Behavioral health officials discussed the implementation of the 988 suicide prevention call line at a meeting on Tuesday.
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Members of the Crisis Response Improvement Strategy (CRIS) Committee discussed the national 988 call line, which is a universal number people can call to receive personal assistance—or help for a loved one—if they are suffering from a mental health crisis. The suicide prevention system provides immediate treatment and intervention services.
The 988 service will be activated on July 16th, following the passage of House Bill 1477 in May 2021. The bill authorized the implementation of the 988 service to expand behavioral health crisis response and suicide prevention services. CRIS and its steering committee have been working to integrate the system for state use.
Michele Roberts, Acting Assistant Secretary of the Washington State Department of Health’s (DOH) Prevention and Community Health Division, said DOH was recently awarded $2.6 million from the Substance Abuse Mental Health Services Administration (SAMHSA), which will help with the 988 service’s integration. The money will help the state’s behavioral health facilities respond to 988 calls by funding the addition of new workers and coordination efforts with national suicide prevention lifeline crisis centers. Eighty-five percent of the funds will be distributed to three national suicide prevention lifeline crisis centers.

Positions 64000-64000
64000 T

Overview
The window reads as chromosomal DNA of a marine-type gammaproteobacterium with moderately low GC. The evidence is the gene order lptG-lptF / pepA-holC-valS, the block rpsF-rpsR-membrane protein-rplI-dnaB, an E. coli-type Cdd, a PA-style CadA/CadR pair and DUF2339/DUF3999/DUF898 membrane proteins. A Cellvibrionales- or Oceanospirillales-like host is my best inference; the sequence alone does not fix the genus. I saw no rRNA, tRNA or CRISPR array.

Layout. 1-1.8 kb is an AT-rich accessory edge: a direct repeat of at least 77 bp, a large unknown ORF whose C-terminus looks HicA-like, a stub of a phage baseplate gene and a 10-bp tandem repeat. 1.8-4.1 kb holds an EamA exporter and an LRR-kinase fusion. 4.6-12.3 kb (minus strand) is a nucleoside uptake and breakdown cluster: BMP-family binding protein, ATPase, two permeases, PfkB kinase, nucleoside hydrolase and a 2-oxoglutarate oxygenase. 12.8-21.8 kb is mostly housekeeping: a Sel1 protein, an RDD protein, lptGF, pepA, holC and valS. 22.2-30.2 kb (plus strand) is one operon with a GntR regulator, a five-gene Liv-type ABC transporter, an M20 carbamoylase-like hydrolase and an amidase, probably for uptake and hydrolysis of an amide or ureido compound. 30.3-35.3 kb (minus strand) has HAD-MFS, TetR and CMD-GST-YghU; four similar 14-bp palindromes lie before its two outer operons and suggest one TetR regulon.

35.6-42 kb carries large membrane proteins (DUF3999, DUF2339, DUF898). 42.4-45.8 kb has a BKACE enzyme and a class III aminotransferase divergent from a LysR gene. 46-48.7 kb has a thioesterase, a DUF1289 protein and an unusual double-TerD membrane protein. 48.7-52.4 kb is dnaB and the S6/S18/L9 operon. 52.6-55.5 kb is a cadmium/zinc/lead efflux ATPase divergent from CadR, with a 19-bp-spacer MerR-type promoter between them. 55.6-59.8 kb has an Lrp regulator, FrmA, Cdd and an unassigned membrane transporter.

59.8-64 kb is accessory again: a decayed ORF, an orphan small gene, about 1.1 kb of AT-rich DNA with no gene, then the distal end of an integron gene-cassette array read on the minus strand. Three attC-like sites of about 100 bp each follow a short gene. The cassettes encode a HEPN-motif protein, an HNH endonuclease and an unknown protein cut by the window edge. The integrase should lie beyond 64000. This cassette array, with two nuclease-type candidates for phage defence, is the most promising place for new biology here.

“The three lifeline centers will focus on workforce development by developing student intern and follow-up programs and developing in-house training capacity,” Roberts said.
Some behavioral health facility operators discussed their plans to prepare for the 988 service. Spokane’s Frontier Behavioral Health Chief Operating Officer Jan Tokumoto said the facility is implementing a new phone system, refining training curriculum, and trying to stabilize its workforce. Staff there will also have a new office soon, which will provide more space for new workers.
“We decided we needed a new location for staff,” Tokumoto said. “We’re going to be moving to a temporary location. Then, in about six weeks, they will be moved to a larger destination.”
Rep. Tina Orwall (D-Des Moines) and Sen. Manka Dhingra (D-Redmond) discussed their recent trip to Arizona to learn about behavioral health services there. They were impressed with RI International’s use of SAMHSA’s “Peer First” treatment model—which features peer support workers who have been successful in recovery and help others in similar situations—and said a similar system could be helpful in Washington.
“If we want to transform our system, we have to go to a model that [works for] every person every time,” Dhingra said. “Other states have gotten there. I hope with Peer First, we can create the system we all want in Washington.”